Ronald  Granroth

Obituary of Ronald Granroth

Written by Ronald Granroth in March 2006

Ronald Alvin Granroth was born on June 21, 1944 in Calumet, MI in the C&H Hospital, the seventh of

seven children. His parents were Alfred and Siiri (Alatalo) Granroth. They were the children of Finnish

immigrants: father a copper miner, mother a homemaker. Ron’s father served in infantry and military

police, receiving wounds in the Meuse-Argonne campaign. His mother went to work after third grade,

his father graduated from eighth grade.

Ron attended the Calumet Public School system. He was a mediocre high school student who graduated

in 1962 at the age of 17. He was involved in ROTC at Calumet High School in the drill team and was a

major when he graduated.

Ron was 15 when his father died after suffering with emphysema. He had worked underground for 30

years and had been subjected to poisoned gas in WWI. This had a deep impression on Ron. His father’s

love of country and patriotism was contagious and was probably the reason Ron joined the Army shortly

after high school. He was recruited into the Army Intelligence Service in 1962 because of his test scores.

After receiving training in communications and cryptography, he served first at a garrison intelligence

gathering post, and then at a clandestine international gathering post in Europe, at time immediately

following the Cuban Missile Crisis and during the Berlin Missile Crisis, one of the hottest periods of the

Cold War. It was while serving at the clandestine site that his recognition and appreciation of education

lit up. The average education of the people he worked with was a master’s degree. During this time, his

horizons broadened about people, politics, the world, the arts, though relationships, travel, cuisine,

history, and music.

He left the service in 1965 and eventually went to work for the AT&T Company in Detroit, MI. After six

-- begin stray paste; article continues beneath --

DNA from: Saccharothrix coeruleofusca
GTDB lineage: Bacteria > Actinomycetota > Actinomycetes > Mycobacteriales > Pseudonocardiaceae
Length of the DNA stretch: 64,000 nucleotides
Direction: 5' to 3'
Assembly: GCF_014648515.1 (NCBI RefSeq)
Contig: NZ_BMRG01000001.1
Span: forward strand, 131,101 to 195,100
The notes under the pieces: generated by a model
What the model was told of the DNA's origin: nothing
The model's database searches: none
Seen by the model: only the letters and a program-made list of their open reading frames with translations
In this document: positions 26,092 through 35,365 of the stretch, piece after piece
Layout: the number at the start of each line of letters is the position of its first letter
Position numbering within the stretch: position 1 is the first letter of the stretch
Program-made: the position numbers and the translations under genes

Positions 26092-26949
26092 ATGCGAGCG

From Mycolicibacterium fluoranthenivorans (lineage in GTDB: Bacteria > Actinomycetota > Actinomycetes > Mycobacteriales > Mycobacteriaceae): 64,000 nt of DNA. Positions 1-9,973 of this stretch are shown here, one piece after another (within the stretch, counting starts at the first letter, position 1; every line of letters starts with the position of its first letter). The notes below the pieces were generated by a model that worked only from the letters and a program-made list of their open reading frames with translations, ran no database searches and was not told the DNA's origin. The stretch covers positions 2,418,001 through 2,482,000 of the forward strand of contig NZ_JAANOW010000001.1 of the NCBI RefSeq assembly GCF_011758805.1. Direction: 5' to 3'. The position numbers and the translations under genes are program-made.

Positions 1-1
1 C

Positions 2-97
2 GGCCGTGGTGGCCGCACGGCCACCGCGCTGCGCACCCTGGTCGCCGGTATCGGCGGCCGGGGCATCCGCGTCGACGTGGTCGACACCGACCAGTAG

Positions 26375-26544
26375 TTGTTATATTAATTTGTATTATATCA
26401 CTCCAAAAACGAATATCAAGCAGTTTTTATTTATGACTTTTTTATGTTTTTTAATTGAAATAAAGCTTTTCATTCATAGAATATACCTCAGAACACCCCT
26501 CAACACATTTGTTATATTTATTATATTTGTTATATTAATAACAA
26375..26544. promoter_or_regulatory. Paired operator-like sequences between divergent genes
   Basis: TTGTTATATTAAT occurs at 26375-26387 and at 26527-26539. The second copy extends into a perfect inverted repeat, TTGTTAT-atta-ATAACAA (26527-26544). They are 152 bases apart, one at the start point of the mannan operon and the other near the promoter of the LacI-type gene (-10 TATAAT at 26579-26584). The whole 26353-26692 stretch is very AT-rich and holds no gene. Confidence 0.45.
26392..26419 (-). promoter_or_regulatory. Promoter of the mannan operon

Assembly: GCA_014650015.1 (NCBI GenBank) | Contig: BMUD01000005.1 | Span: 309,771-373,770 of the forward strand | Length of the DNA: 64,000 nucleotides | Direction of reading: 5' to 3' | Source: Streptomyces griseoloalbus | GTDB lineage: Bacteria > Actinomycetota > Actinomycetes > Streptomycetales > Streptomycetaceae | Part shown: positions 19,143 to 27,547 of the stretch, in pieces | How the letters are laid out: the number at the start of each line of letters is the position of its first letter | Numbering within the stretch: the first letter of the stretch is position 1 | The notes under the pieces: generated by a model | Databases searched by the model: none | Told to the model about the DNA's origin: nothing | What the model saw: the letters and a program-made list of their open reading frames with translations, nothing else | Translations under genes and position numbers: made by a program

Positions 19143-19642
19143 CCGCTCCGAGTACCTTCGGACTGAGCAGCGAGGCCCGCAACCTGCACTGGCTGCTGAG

months, he received a conditional promotion to become a systems analyst for a digital computer

switching system that was part of the military’s communication network. The condition was that he

finish in the top ten percent in a series of schools to prepare him for the work. This took over a year. To

his delight, the promotion was to an office in Iron Mountain, MI – back in the U.P. While in Iron

Mountain, he travelled extensively to communication planning meetings – joint U.S. government and

AT&T, in addition to attending more schools and passing on knowledge to coworkers.

In 1970, he received a promotion and was assigned to Bell Labs as a software engineering consultant

–another learning experience among bright, multi-talented people. It was a thrill for him to have some

of his writing published for the first time.

In the summer of 1969, he was introduced to and fell in love with Donna. They were married at the end

of February in 1970 and Donna joined him in Illinois. In the fall, they were expecting their first child and

knew they didn’t want to raise children in the city. So, they started working their way back to the U.P. by

accepting a position in Steven’s Point, WI with AT&T.

It was during this time that he contemplated a change in career. Shortly after the birth of his first son, he

accepted a position as agent for the Prudential Insurance Company in the Ontonagon, MI area. The

transition from computer systems analyst to insurance salesman was relatively easy. Although he

enjoyed the independence of running his own business, after two years he accepted a position as the

Prudential sales manager in the Copper Country area.

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When he accepted this position, he made a pact with himself that he would have it for no more than

five years. By then, he would have decided whether to move up the corporate ranks with the Prudential

Company or would have set up his own professional practice. In order to prepare for either event, he

started taking courses with the American College to obtain his professional degree in insurance and

finance. During this time, in addition to leading a staff of eight agents, he also became involved in his

local professional association, the Copper Country Association of Life Underwriters. During this time, he

was elected and served through all the offices in his local association. He also made several trips to

Lansing to represent the local association at the state level and a number of visits to the capitol to

discuss issues of local concern with our state legislators.

Understanding that moving on with the Prudential Company would mean a return to the city, and with

his college work completed, he started I.F.P. Associates (Insurance and Financial Planning Associates). It

took several years of very hard work to establish the business. By 1982, the now-established business

had attained a reputation of excellent service, integrity, and professional competence.

In May of 1982, the Michigan Association of Life Underwriters asked Ron to serve as their regional vice

president for the Upper Peninsula. For the next two years, he conducted leadership workshops for the

officers of five U.P. local associations and occasionally appeared as guest speaker at their monthly

meetings. In 1984, he was nominated for the position of secretary-treasurer for the Michigan